Hans Koppen, Ingram Micro’s European president, has argued that “something has to give” if distributors are to continue making money from commodity IT products.
Koppen told CRN that distributors may be forced to change the way they sell items such as PCs, laptops and printers if prices fall any further and vendors continue to squeeze margins.
“My conclusion is that some of the traditional business where we buy from the vendor and sell it on will be replaced with a fulfilment model where we charge a fee for our services,” he said.
“If distributors have to buy from a vendor on three per cent margin, it’s not an equation that works anymore. Prices have come down so much we’re starting to run out of room to manoeuvre.”
Ingram’s European operations “stabilised” in the first quarter, Koppen claimed, as turnover from the region increased by 3.6 per cent year-on-year in local currencies to $3.05bn.
European operating margins dropped from 1.28 per cent last year to 1.15 per cent as operating profit hit $35m.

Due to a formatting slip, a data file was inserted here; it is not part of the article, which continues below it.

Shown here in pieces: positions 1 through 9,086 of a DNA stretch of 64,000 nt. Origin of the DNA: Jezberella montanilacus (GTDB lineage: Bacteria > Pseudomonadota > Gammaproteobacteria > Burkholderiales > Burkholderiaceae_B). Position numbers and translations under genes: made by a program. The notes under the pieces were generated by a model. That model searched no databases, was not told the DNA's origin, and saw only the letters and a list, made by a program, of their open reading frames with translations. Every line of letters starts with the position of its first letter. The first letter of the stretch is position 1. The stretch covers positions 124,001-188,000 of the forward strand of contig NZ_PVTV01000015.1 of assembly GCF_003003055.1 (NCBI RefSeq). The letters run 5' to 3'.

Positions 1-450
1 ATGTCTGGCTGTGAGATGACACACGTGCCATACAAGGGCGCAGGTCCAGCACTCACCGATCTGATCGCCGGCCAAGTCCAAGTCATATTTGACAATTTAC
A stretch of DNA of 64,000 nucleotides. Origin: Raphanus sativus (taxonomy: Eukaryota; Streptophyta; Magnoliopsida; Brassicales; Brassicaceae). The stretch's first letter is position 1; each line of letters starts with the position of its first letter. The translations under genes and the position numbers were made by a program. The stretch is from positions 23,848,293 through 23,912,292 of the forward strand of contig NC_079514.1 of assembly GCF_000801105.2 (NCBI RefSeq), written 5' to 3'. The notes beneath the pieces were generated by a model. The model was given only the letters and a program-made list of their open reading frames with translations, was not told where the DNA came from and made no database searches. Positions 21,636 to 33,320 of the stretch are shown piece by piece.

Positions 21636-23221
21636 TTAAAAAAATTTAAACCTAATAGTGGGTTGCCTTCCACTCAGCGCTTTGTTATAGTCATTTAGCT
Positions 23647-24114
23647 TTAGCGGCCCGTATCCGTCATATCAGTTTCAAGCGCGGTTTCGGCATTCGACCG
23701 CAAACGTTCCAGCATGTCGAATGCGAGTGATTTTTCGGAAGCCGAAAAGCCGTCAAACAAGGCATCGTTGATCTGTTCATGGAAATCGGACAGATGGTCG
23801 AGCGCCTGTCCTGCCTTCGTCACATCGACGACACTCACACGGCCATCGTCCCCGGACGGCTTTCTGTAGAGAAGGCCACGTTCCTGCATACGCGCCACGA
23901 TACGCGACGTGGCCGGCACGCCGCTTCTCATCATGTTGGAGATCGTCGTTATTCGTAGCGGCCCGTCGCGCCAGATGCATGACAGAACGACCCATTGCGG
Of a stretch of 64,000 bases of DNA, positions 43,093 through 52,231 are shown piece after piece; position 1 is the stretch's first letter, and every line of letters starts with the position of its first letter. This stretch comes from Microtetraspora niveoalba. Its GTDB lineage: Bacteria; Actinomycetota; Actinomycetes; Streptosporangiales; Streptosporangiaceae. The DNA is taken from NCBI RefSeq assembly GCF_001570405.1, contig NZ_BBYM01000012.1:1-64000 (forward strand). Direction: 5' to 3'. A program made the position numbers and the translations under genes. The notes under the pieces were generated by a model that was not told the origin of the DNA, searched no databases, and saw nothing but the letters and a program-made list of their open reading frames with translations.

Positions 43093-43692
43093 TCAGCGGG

Koppen insisted Ingram will have clawed back the market share it lost in Germany, following a warehouse management system upgrade in September, by the end of Q2. He added that the distributor had gained ground in Spain as rival Esprinet struggled with its integration of recent acquisition UMD.
Alastair Edwards, senior analyst at analyst firm Canalys, said the system upgrade in Germany will have “tested the loyalty” of local resellers, but that Ingram was doing well in most European countries.
“Ingram Micro is leading the way because it is prepared to invest in new opportunities,” Edwards said. “It now needs to invest more in enterprise mobility and unified communications and to move into emerging markets such as eastern Europe.”
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